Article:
Sports R.Young, 2010; Chirivella & Martinez, 1994;

Sports risk is probably a socially
acceptable activity that is so satisfying (Patrick R.Young, 2010; Cazenave, Le
Scanff, & Woodman, 2007). In the Current era, risks sports such as
paragliding and bungee jumping, have increased in participation and quality (Patrick
R.Young, 2010; Cazenave, Le Scanff & Woodman, 2007; Celsi, Rose, &
Leigh, 1993; Ewert, 1994; Llewellyn & Sanchez, 2008; Llewellyn, Sanchez,
Asghar, & Jones, 2008; Pain & Pain, 2005; Pederson, 1997). Because of
the increases in participation in these activities has result in an acknowledgement
of risk sport inside the world of sport. 
Literature about sports risk has been a major target on feeling and
stimulation causing part of the activity (e.g., sky diving, and scuba diving). (Patrick R.Young,
2010; Heyman & Rose, 1980; Hymbaugh & Garrett, 1974; Straub, 1982).

Recently, there has been
a shift inside the literature towards examining the psychological feature
aspects of risk sport behavior (e.g, surfing, gliding snowboarding, downhill
skiing etc.) (Patrick R.Young, 2010; Chirivella & Martinez, 1994; Cogan
& Brown, 1991; Kerr & Svebak, 1989). As such, the aim of the current
study is to look at some characteristics of risk sport participants, and also
the factors that will influence their motivation to participate.

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discussing this space, one ought to elaborate on the essence and nature of risk
sport. Athletic activities that cause the continued risk of significant
physical injury or death are mentioned as a risk sport.  (Patrick R.Young, 2010; Cogan & Brown,
1999; Kerr, 1991).

is an actual risk, in terms of injuries and fatalities, to risk sport
participants. According to Creyer, Ross, and Evers (2003), the quantity of
hospital emergency room visits for people wounded taking part in risk sports
and activities is about hundred thousand each year. Though Creyer et al.,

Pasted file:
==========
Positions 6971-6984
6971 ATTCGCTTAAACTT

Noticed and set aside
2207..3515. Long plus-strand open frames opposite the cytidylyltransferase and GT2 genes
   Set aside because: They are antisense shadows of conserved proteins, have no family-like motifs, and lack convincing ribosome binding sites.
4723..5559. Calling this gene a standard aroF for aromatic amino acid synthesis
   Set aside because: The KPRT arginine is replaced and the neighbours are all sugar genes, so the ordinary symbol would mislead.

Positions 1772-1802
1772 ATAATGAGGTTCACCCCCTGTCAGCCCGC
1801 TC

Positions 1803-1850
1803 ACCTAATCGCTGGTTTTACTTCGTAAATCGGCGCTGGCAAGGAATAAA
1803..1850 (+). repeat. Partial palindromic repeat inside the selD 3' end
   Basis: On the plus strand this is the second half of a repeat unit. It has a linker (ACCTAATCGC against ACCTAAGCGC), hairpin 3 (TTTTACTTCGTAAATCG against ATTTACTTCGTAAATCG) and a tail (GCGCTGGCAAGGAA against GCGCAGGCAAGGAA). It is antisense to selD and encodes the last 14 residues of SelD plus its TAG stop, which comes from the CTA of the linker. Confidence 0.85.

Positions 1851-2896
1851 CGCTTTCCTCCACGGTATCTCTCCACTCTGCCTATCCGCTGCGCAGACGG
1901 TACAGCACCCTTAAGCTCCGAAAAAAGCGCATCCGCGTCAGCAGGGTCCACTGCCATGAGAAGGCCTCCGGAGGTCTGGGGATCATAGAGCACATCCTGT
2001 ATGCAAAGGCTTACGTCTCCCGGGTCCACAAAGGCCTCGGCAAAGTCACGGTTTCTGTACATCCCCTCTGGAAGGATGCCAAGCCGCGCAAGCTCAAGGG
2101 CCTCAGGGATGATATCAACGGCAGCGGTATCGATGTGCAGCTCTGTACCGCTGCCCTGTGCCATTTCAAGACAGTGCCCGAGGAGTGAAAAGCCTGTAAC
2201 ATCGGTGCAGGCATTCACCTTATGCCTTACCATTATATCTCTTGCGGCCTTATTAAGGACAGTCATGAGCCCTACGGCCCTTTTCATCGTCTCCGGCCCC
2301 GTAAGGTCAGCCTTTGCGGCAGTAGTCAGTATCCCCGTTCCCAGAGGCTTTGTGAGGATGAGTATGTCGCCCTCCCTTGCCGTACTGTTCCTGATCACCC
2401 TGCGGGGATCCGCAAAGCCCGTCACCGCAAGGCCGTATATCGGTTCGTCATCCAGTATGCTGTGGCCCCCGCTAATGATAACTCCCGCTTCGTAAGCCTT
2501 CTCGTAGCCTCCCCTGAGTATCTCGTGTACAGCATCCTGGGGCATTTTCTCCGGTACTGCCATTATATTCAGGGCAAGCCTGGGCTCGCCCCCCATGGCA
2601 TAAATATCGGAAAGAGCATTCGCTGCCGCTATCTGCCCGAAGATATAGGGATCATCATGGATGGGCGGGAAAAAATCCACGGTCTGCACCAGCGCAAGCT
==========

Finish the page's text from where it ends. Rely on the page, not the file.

failed to specify whether or not these figures were in regards to participants
within the US or abroad, it does illustrate the degree of physical risk that
accompanies these endeavours. Many risk sports (e.g., mountaineering,
ultra-light airplane flying, scuba diving, hand gliding, and skydiving) have
fatality rates more than that of American soccer, that is commonly informally
brought up together of the foremost dangerous sports (Patrick R.Yong, 2010;
Celsi et al., 1993).

            The motivational orientation of risk sport participants has continuously
been examined. In particular, Reversal Theory (RT) (Patrick R.Young, 2010; Apter,
1982) has been related to participants of risk sports (Patrick R.Young, 2010; Kerr
& Svebak, 1989). Risk sport participants tend to be playful and
indifferent, associate degreed show an interest in arousal causation activities
(Patrick R.Young, 2010; Cogan & Brown, 1999; Sit & Lindner, 2005).
These characteristics area unit reflective of reversal theory’s paratelic
motivational state dominance, and will influence associate degree individual’s
call to orient to risky or arousal inducement sports (Patrick R.Young, 2010; Cogan
& Brown, 1999; Kerr, 1991).

            The most asking question, how
dangerous is there when doing mountain climbing? From the British
Mountaineering Council (BMC) said that they recognises mountain climbing and
other related risk activity that related to mountain climbing are an activity
that can give danger and injuries or death to the participants. So the BMC
reminded the participants to be careful and always be fully aware to accept the
risks and be responsible for their own action.

An important question regarding risk sport participation however lies
within the decision-making method of those who taking part in these sports and
activities is beyond the physical dangers and sensations, a participant’s
elevated degree of self-efficacy, a paratelic motivational state dominance and
also the need to manage one’s emotions associated with sport participation?
More investigation of risk sport participants could reveal extra factors that
influence participation in high risk sports.